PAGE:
Taylor’s Dissertation, Chapter 3

"You are not indeed entirely immortal, yet you shall never be dissolved, nor become subject to the fatality of death." Apparently therefore Plato seems to say, that the world is naturally dissoluble, mortal and corruptible, yet will not be corrupted. But Aristotle opposing the apparent meaning of such an assertion says, it is impossible that any thing which is of its own nature corruptible, should not some time or other be corrupted. ■→More

Taylor’s Dissertation, Chapter 2

Plato, therefore, gave the name of motion to the life of the soul, in consequence of its being evolved, and being neither in every respect partible, nor remaining purely impartible, denominating also such a life motion, from its declination from an impartible nature, and asserting that the essence of the soul is self-movable, as being essentialized according to such a life. ■→More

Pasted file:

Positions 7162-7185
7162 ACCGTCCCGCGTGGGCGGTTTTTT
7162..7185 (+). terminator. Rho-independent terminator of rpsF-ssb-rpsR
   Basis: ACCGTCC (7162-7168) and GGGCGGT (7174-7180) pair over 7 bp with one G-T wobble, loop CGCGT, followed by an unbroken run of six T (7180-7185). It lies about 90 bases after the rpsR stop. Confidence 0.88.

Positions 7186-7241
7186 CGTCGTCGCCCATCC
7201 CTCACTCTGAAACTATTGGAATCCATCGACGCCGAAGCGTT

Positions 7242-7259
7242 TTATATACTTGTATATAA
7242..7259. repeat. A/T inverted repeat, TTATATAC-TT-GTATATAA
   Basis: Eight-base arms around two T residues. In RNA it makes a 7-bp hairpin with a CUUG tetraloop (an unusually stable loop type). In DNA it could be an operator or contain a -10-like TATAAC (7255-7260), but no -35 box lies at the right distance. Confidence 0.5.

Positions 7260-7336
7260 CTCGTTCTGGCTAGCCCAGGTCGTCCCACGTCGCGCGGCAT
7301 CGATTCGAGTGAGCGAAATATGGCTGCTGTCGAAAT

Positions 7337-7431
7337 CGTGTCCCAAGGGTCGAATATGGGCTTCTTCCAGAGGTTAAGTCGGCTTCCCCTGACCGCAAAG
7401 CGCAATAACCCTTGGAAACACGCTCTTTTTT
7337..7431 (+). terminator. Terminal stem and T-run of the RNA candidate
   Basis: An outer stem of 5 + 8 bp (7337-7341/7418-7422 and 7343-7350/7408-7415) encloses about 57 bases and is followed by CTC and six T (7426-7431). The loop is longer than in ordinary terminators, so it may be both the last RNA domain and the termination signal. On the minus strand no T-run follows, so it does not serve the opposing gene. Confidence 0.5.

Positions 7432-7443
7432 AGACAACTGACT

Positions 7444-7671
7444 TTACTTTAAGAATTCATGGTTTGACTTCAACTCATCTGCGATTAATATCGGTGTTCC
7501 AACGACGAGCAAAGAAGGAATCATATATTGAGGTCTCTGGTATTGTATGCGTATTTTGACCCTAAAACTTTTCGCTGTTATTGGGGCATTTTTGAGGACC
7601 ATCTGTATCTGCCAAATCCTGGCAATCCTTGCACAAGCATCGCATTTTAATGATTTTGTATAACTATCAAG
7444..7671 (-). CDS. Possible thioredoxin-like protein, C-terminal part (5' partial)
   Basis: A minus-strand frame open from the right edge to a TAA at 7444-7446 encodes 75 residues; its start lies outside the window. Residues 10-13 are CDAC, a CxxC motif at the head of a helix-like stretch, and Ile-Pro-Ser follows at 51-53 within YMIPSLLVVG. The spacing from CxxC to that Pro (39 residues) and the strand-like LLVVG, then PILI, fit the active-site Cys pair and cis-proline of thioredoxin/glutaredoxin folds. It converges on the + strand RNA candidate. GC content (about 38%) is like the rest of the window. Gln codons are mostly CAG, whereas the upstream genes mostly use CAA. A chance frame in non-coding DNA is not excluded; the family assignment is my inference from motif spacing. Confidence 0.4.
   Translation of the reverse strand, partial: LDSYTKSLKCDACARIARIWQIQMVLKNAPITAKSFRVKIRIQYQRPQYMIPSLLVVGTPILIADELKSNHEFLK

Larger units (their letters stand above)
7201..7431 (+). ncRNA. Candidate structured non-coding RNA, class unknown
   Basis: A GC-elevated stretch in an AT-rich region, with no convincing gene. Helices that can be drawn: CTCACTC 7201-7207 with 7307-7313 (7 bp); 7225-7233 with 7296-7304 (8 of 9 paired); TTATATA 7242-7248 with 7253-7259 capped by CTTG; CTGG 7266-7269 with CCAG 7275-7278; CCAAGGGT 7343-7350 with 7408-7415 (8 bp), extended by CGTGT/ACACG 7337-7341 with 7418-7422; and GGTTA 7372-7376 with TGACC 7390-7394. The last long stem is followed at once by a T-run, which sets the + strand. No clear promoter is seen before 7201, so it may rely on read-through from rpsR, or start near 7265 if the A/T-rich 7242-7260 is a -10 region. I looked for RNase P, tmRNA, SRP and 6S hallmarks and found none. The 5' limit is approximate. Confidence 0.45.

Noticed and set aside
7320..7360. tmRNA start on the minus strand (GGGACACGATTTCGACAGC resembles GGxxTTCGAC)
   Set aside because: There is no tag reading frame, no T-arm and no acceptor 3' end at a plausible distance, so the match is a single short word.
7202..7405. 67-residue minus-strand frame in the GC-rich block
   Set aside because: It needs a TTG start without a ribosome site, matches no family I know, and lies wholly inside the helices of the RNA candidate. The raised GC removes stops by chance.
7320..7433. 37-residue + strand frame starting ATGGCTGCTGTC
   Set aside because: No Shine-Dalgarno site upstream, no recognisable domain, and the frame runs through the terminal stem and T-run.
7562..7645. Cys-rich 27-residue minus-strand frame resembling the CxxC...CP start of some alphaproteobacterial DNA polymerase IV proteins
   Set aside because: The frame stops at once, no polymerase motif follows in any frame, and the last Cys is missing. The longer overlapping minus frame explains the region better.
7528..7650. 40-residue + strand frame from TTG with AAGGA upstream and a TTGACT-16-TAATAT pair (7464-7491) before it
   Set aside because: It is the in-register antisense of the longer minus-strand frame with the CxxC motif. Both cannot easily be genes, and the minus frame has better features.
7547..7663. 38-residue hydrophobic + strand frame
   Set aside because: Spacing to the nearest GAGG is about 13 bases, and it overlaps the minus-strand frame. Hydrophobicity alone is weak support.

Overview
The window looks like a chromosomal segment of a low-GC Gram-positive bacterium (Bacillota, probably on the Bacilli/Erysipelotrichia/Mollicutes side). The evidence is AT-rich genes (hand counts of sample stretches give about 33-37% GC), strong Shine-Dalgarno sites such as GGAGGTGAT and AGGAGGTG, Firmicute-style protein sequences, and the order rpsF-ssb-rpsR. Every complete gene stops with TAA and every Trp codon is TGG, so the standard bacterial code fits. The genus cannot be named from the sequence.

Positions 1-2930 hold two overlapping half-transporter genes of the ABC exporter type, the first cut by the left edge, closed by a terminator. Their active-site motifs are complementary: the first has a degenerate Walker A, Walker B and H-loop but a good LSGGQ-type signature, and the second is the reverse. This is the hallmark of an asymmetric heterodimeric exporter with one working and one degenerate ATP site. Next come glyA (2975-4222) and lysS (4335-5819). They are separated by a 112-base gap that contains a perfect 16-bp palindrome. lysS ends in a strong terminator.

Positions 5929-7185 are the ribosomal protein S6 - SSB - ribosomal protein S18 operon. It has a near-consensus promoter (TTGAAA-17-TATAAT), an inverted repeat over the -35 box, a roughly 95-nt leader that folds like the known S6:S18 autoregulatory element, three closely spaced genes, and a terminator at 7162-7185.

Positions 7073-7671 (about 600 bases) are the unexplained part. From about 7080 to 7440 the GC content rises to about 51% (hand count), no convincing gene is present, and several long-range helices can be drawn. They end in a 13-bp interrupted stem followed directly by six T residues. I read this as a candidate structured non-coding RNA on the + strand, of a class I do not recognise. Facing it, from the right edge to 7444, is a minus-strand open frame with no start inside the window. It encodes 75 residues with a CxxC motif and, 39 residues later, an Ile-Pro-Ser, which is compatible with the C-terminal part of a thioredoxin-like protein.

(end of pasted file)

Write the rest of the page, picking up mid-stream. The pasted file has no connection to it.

Simple English Aristotle, Physics Book 1, Chapter 4

If we sifted a “physical order” out of a body of water, extracts would become smaller and smaller, until the water would have only the minimum proportion. Then, extraction would be arrested, and the water might not contain the particular structure or entity anymore. Simple English Aristotle